JOHANNESBURG (Reuters) - I only realized how serious the attacks were when I saw a photograph of a man being burnt alive in a township east of Johannesburg.
South Africa Violence Displaces 25,000 Immigrant
Having worked as a photographer in South Africa for more than 10 years, I was no stranger to violence: I had seen angry people chanting slogans, blocking roads and destroying property.But burning a man alive was evil and barbaric, a flashback to the worst violence under apartheid when opponents of the white minority government were shot and tortured by police and informers were "necklaced" with burning tires. By Siphine Sibeko.
There are believed to be between three and five million foreigners living in South Africa, most of them Zimbabweans fleeing poverty and violence at home.This violence against foreigners started on the night of May 11th and South Africa's President Thabo Mbeki doesn't approve the deployment of the army until May 21st. This is 10 days later.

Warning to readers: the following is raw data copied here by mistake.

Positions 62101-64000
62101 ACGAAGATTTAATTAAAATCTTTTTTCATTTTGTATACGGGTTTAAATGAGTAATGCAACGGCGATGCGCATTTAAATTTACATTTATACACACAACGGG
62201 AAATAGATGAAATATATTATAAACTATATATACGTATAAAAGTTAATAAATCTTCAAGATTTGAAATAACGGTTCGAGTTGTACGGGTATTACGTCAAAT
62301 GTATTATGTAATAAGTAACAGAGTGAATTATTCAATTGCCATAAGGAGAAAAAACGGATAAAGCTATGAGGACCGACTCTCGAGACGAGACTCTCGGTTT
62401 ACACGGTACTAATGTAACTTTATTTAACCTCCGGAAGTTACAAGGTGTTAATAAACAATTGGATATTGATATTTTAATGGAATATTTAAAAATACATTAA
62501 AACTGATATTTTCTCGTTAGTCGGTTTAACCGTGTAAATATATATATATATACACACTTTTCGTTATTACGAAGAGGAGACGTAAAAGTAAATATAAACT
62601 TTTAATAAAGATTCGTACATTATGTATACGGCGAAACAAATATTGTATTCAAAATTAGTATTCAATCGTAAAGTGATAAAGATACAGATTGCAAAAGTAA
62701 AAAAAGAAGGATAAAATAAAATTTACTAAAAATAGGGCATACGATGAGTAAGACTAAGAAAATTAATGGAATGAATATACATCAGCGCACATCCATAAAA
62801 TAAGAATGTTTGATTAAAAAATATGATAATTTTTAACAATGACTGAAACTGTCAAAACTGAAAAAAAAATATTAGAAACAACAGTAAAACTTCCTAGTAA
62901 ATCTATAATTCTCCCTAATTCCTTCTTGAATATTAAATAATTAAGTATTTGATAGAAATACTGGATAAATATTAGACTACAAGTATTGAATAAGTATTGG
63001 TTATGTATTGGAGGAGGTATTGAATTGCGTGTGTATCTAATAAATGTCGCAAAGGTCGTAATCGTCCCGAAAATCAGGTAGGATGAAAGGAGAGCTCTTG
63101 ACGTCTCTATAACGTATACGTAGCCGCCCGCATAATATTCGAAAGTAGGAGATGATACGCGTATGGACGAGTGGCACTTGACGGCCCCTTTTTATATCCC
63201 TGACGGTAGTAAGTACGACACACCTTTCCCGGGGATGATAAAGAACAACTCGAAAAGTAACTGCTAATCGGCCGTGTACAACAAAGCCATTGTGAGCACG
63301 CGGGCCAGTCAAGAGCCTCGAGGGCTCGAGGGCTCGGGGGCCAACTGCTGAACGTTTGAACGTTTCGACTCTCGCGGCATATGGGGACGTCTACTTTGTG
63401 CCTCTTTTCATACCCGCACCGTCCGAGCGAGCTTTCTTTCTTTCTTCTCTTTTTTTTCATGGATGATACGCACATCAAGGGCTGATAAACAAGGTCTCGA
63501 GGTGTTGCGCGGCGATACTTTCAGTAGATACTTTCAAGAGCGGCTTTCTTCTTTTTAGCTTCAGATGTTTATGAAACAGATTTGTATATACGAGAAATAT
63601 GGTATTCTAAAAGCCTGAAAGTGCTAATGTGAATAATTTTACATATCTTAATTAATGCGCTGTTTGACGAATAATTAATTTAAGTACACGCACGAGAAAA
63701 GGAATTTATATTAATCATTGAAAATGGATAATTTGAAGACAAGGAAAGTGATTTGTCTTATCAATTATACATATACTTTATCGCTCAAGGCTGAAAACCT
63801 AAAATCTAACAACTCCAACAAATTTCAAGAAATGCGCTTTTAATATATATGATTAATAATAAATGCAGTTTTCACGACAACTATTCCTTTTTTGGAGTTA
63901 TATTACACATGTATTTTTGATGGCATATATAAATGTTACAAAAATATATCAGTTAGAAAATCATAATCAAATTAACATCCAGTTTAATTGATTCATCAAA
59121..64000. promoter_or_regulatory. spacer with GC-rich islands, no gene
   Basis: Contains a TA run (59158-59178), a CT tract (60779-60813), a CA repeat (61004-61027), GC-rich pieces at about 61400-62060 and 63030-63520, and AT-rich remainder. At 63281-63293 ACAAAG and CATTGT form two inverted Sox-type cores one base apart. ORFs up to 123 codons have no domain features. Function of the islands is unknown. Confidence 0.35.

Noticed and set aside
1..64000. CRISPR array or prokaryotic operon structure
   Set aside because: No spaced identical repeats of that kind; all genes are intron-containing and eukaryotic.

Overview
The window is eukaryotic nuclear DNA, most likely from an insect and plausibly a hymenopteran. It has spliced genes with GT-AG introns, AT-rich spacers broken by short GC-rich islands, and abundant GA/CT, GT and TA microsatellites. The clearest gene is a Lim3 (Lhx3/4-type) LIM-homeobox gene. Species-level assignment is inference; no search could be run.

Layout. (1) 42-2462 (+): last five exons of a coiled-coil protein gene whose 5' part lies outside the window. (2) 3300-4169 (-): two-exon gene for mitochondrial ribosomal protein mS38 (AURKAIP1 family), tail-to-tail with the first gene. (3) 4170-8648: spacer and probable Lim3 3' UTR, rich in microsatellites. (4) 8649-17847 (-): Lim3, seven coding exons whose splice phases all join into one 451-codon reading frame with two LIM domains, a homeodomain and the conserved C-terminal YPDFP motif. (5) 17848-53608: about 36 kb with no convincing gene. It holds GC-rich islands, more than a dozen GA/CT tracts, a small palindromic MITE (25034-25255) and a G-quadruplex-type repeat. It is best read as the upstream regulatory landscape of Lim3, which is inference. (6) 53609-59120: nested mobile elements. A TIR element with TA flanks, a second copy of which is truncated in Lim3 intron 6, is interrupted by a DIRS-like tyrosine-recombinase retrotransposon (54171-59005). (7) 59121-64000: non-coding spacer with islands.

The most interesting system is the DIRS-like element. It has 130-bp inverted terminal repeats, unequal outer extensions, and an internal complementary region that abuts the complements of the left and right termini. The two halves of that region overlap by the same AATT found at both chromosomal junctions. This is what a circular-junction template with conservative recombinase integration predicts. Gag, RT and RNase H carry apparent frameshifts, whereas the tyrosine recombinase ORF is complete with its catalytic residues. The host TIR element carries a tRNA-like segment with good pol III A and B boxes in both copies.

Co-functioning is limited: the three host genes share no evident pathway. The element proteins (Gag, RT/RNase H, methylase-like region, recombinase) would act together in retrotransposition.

Question: Are politicians exploiting the situation in Durban? Even though President Mbeki urged South Africans to welcome foreigners his action of waiting 10 days to use the army to stop this says other wise. And where is the United Nations? What are they doing to help the situation? It seems when it is black on black violence in Africa, the United Nations is no where to be found.
Why is this happening? in the words of CBC's Bruce Edwards, who is in Johannesburg, said it's the worst violence in the country since the end of apartheid.
"Millions of immigrants, most from poor neighbouring countries, come here seeking a better life," Edwards said, "but with half of the country's own population still living in abject poverty, and the resources scarce, many fear this … may still get worse."When there is no economic growth, the populace will revolt.
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